Watch Kit Pro is Free Software
It’s free to download and own forever. You don’t need to pay for it. There’s no catch. There’s no ads, in-app purchases or paid upgrades. It’s Free Software.
We wrote and released Watch Kit Pro as Free Software because:
- We want to glorify God, and
- We want to say “thank you” to the Wear OS community (that’s you!)
The former point is because I, Terence Tan, am a Christian and this is what we do. We believe God created this entire splendid universe and writing this app is my way of paying homage. It doesn’t hurt that I can plug Jesus Christ to people on the world stage, either!
The latter point is because I think Wear OS is cool, I think the community is cool, and I think there should be more cool stuff in the world that people can enjoy. And if I expect other people to release cool stuff, I should expect the same from myself… So here we are!
(Also, I don’t like advertising. I think there’s too much in the world already. So there will be none in my app—or on this site.)
I want to pay, can I?
Nope, I don’t even have a way to take your money. I’d be grateful if you just:
- Use and enjoy the software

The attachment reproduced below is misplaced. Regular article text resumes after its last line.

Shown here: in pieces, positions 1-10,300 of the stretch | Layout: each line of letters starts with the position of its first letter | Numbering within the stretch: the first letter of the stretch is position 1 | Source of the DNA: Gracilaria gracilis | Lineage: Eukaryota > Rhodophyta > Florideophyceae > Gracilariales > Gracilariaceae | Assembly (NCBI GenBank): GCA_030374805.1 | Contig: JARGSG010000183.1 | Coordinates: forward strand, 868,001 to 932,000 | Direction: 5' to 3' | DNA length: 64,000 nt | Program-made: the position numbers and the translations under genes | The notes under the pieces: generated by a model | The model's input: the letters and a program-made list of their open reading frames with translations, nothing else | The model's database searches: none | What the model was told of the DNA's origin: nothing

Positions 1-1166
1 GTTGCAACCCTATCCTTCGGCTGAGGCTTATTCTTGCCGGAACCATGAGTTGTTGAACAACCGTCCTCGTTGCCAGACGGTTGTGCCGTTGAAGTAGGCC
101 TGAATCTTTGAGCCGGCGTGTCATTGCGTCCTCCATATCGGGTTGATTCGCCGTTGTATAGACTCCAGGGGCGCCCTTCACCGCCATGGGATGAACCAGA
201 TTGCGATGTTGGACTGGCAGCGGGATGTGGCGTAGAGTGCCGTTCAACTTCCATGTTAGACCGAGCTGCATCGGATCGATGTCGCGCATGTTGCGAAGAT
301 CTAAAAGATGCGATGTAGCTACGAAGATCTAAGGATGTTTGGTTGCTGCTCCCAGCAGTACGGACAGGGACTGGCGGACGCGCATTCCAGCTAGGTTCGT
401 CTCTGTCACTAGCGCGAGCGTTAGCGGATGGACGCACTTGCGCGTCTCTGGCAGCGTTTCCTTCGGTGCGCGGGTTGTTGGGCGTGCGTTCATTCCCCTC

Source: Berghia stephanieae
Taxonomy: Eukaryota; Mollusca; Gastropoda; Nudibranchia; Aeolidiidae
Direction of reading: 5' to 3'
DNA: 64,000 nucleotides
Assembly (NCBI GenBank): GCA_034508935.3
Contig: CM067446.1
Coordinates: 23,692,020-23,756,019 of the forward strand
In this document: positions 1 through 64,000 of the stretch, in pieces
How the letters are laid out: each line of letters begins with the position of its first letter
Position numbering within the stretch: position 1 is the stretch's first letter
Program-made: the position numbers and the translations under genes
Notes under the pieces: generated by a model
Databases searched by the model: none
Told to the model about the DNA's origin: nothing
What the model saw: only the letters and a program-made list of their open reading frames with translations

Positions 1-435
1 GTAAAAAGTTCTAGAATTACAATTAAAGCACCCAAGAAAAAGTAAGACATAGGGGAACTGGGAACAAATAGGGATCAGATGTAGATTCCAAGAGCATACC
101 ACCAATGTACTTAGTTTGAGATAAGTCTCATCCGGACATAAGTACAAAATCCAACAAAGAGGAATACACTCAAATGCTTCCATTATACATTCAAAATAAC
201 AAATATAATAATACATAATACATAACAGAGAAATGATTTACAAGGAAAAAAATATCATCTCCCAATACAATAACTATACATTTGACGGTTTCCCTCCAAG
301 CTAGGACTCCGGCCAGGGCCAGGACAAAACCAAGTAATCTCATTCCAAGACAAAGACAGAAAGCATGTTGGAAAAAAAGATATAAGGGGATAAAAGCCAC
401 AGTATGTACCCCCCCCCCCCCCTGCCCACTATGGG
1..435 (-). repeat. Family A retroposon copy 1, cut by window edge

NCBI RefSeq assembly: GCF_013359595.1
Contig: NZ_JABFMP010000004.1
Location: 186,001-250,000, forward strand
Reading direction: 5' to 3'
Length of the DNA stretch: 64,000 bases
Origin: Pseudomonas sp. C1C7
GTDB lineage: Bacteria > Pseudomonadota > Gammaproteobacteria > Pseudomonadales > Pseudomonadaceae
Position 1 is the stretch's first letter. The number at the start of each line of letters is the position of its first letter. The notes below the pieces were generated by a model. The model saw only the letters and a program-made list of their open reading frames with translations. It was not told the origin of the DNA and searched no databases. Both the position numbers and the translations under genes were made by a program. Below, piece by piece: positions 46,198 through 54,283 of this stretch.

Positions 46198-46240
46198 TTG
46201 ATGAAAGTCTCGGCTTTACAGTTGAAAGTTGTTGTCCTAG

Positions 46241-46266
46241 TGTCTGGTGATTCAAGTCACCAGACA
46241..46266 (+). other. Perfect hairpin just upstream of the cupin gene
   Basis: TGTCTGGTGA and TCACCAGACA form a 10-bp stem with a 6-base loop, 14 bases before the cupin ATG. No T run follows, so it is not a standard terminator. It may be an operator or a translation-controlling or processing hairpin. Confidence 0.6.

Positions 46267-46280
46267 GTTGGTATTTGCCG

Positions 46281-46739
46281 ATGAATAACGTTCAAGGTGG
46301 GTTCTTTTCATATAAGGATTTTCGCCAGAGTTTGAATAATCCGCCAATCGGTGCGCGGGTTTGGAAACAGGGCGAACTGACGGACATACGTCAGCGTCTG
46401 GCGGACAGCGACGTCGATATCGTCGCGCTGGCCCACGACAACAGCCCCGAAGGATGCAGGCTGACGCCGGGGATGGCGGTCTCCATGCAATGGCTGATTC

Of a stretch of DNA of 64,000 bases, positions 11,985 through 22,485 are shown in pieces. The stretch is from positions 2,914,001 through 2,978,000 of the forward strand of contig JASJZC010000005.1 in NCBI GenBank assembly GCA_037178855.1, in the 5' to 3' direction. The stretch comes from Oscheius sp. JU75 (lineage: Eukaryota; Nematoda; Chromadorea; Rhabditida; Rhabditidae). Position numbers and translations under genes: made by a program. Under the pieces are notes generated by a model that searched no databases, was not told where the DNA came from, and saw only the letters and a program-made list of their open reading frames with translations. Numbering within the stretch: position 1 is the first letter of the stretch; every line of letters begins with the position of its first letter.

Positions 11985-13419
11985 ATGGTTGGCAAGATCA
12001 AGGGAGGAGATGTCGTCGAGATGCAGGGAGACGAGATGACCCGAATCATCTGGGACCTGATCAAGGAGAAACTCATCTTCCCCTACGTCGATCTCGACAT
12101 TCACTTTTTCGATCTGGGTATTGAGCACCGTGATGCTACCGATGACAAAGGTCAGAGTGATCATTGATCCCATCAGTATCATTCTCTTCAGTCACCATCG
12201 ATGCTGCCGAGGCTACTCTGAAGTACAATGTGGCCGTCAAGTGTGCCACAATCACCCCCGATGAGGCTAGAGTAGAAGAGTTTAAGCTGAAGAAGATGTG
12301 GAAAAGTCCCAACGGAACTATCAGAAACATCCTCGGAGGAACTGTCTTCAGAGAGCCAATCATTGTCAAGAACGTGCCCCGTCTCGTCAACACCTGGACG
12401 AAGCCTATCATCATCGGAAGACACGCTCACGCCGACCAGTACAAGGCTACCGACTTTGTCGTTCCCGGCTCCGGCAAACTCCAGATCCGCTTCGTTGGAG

- Bonk on the “Share this” button to share with your friends
- Listen to me talk about Jesus Christ. Even if you ignore me, I have no way of knowing…
If you’re still here and want to do something, here are some charities that I’ve given money to; you might consider it too:
What’s with the capital letters in Free Software?
Watch Kit Pro isn’t just free as in beer; it’s also free as in freedom! It’s released to you as Free Software under the GNU General Public License version 3, which means you can access its source code, study it, use it to make your own software, sell it (if you can find a buyer) etc. etc.
(You may have heard it called Open Source, which is approximately the same idea.)
The source code is available as a repository on GitHub for anyone to fork. Note that if you modify Watch Kit Pro, you have to make the changes available to people under the same Free Software terms.
When I was a kid on my Macintosh, I got a game called GNU Chess. I was terrible at chess and I got no satisfaction out of playing it; even on a Mac in those days there were better games to play. However GNU Chess came with a Read Me file that invited us to write the authors for a copy of the source code, and explained a whole bunch of things about freedom and copyleft and other heady concepts to a teenage kid.
I figured that one day I could write something like that and release it to the world. It took a while but I did it!
I still don’t. When I play chess, I win or lose. Then I feel like I’ve finished work for the day and can go home. There's no achievement in it. ↩︎